Restaurant review - Hispi, Didsbury
PUBLISHED: 09:26 20 January 2017 | UPDATED: 09:26 20 January 2017
not not Archant
Let’s hear it for Hispi, a new restaurant in Didsbury and the third from Gary Usher, of Chester’s Sticky Walnut fame, writes Louise Allen-Taylor
The first question is this: why are a hundred or so names etched on a gigantic mirror taking pride of place in this new restaurant?
And the answer is that these are the people who put hand in pocket to bring Hispi to Didsbury. Yes, crowdfunding to the tune of £50,000 helped launch the restaurant, just as it did with Burnt Truffle in Heswall, both of which came on the back of the ferocious loyalty engendered by chef proprietor Gary Usher’s Sticky Walnut in Hoole, Chester.
Call it a popular uprising. There’s a lot of it about.
And the second question is: who or what is a hispi? Answer: it’s a type of cabbage, and appropriately enough, you’ll find it, chargrilled, with confit potatoes, shallot and pickled walnut dressing, on Hispi’s menu. And I would tell you whether it merited having its name over the door, but the other options on the menu were just too enticing. Maybe next time...and there WILL be a next time.
I suspect a lot of Hispi’s diners will keep coming back again and again, even with some stiff competition in this most convivial of Manchester postcodes.
It’s fine dining without the fripperies, an interior of understated elegance - woody floors and furniture, soft off-white colours on the walls, muted lighting, a bit of bare brick counterpointed by a flashy chandelier - which is nevertheless cosy. The food - in the Sticky Walnut mould but the creation of head chef Richard Sharples, formerly of another suburban star of a restaurant, Aumbry in Prestwich - is modern British, clever, but not flashy or self-important in presentation.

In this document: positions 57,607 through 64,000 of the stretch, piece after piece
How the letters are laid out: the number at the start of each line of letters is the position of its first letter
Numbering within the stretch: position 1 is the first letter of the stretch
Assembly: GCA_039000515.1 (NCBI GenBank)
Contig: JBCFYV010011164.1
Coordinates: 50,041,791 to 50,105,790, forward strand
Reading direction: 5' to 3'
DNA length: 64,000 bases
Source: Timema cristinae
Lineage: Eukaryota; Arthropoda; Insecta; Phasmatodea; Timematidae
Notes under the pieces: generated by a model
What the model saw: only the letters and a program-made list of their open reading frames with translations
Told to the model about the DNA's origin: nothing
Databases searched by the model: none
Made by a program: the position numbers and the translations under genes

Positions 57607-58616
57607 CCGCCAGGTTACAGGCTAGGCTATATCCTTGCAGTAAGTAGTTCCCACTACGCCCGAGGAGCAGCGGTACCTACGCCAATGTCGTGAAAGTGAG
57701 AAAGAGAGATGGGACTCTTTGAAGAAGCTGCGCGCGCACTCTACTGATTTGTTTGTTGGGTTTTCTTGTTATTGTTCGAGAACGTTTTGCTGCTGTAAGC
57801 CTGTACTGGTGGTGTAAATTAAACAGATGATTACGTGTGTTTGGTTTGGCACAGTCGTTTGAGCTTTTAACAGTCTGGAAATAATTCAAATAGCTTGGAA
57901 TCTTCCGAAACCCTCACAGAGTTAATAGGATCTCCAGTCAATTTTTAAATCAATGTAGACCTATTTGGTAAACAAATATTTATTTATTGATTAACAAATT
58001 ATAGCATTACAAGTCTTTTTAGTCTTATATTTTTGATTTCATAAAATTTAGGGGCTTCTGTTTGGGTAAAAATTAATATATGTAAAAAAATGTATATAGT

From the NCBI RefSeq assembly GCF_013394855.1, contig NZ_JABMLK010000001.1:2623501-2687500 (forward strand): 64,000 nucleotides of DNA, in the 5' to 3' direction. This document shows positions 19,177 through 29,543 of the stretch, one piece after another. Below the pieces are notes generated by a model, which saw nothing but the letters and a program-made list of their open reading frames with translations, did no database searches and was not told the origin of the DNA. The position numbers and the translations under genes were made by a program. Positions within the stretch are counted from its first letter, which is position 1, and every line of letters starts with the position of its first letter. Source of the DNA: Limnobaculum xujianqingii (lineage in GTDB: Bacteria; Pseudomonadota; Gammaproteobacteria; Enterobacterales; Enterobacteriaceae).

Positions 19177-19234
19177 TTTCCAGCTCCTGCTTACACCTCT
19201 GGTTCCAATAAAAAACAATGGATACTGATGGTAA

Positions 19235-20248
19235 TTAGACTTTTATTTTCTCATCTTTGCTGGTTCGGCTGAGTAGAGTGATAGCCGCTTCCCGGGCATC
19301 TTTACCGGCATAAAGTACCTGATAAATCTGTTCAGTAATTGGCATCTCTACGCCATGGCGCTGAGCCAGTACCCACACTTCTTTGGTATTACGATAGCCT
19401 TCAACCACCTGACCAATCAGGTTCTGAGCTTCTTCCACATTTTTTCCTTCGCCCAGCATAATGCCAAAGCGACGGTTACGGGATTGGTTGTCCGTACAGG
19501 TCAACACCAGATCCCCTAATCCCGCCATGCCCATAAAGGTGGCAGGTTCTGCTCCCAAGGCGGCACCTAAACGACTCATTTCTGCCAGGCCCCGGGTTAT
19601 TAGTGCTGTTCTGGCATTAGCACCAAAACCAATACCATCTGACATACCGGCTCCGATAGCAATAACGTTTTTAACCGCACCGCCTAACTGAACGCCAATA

I start with gin cured sea trout with lightly-seared slices of pickled cucumber, wafer thin blooms of radish and chunks of pink grapefruit with yoghurt (£8) . The trout is dense, meaty and ever so slightly boozy, sitting amid a subtly sour array of flavours, and it all looks as pretty as a picture. My companion has burrata with baked ‘Altrincham squash’ (£7.50), hazelnut and parsley pesto - a creamy, nutty, wholesome plateful.
A main of pan roast cod loin (£18) comes with Jerusalem artichoke crisps, artichoke purée, crosnes (another type of artichoke), chestnuts and feisty cavolo nero. The cod is tender and sweet and all those artichokey components work very well with it.
But if you are going to Hispi, make the braised featherblade (£17) your main. It’s a yielding hunk of beef with grilled broccoli, mushroom purée, and chips tinged with truffle oil and parmesan. These are about as good as chips ever get, and the whole dish is a real umami explosion.
I share pudding with my companion: barley malt beignets with malt ice cream and whiskey sultanas (£6). It’s a proper grown-up dessert which would, my partner says, go very nicely indeed with a small glass of single malt on the side (shame he’s driving!). We also nibble on chocolate truffles and salted lemon fudge (£3).
The wine list is mainly European, with some under-£20 options, and there are bottled beers including good local choices such as those from Manchester’s own Runaway Brewery.
If you have been to Sticky Walnut, then the combination of accomplished cookery and easy atmosphere at Hispi will come as no surprise. It feels like home… except the food at Hispi is even better.
Hispi, 1c School Lane, Didsbury, Manchester M20 6RD, 0161 445 3996, www.hispi.net